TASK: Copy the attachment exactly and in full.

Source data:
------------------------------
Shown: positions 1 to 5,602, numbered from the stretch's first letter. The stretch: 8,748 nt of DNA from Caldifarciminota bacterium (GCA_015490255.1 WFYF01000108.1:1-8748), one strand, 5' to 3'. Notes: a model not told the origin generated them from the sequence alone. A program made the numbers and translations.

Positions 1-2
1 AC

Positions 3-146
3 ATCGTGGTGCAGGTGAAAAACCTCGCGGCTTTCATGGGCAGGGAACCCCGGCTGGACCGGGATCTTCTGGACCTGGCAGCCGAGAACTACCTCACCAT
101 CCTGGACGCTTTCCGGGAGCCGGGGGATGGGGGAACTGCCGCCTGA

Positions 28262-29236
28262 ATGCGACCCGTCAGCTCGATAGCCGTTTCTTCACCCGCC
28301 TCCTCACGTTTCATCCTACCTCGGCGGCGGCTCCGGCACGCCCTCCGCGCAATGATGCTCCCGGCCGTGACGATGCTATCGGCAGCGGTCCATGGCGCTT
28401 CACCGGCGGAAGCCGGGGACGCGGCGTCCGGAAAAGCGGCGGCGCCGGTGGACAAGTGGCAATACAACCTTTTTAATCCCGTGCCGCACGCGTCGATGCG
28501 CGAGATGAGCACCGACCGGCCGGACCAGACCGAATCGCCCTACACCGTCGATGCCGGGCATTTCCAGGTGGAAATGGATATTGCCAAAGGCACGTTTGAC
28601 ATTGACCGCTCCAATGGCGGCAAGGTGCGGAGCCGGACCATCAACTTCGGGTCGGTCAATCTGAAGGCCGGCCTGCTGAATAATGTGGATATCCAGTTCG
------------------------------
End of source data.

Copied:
Shown: positions 1 to 5,602, numbered from the stretch's first letter. The stretch: 8,748 nt of DNA from Caldifarciminota bacterium (GCA_015490255.1 WFYF01000108.1:1-8748), one strand, 5' to 3'. Notes: a model not told the origin generated them from the sequence alone. A program made the numbers and translations.

Positions 1-2
1 AC

Positions 3-146
3 ATCGTGGTGCAGGTGAAAAACCTCGCGGCTTTCATGGGCAGGGAACCCCGGCTGGACCGGGATCTTCTGGACCTGGCAGCCGAGAACTACCTCACCAT
101 CCTGGACGCTTTCCGGGAGCCGGGGGATGGGGGAACTGCCGCCTGA

Positions 28262-29236
28262 ATGCGACCCGTCAGCTCGATAGCCGTTTCTTCACCCGCC
28301 TCCTCACGTTTCATCCTACCTCGGCGGCGGCTCCGGCACGCCCTCCGCGCAATGATGCTCCCGGCCGTGACGATGCTATCGGCAGCGGTCCATGGCGCTT
28401 CACCGGCGGAAGCCGGGGACGCGGCGTCCGGAAAAGCGGCGGCGCCGGTGGACAAGTGGCAATACAACCTTTTTAATCCCGTGCCGCACGCGTCGATGCG
28501 CGAGATGAGCACCGACCGGCCGGACCAGACCGAATCGCCCTACACCGTCGATGCCGGGCATTTCCAGGTGGAAATGGATATTGCCAAAGGCACGTTTGAC
28601 ATTGACCGCTCCAATGGCGGCAAGGTGCGGAGCCGGACCATCAACTTCGGGTCGGTCAATCTGAAGGCCGGCCTGCTGAATAATGTGGATATCCAGTTCG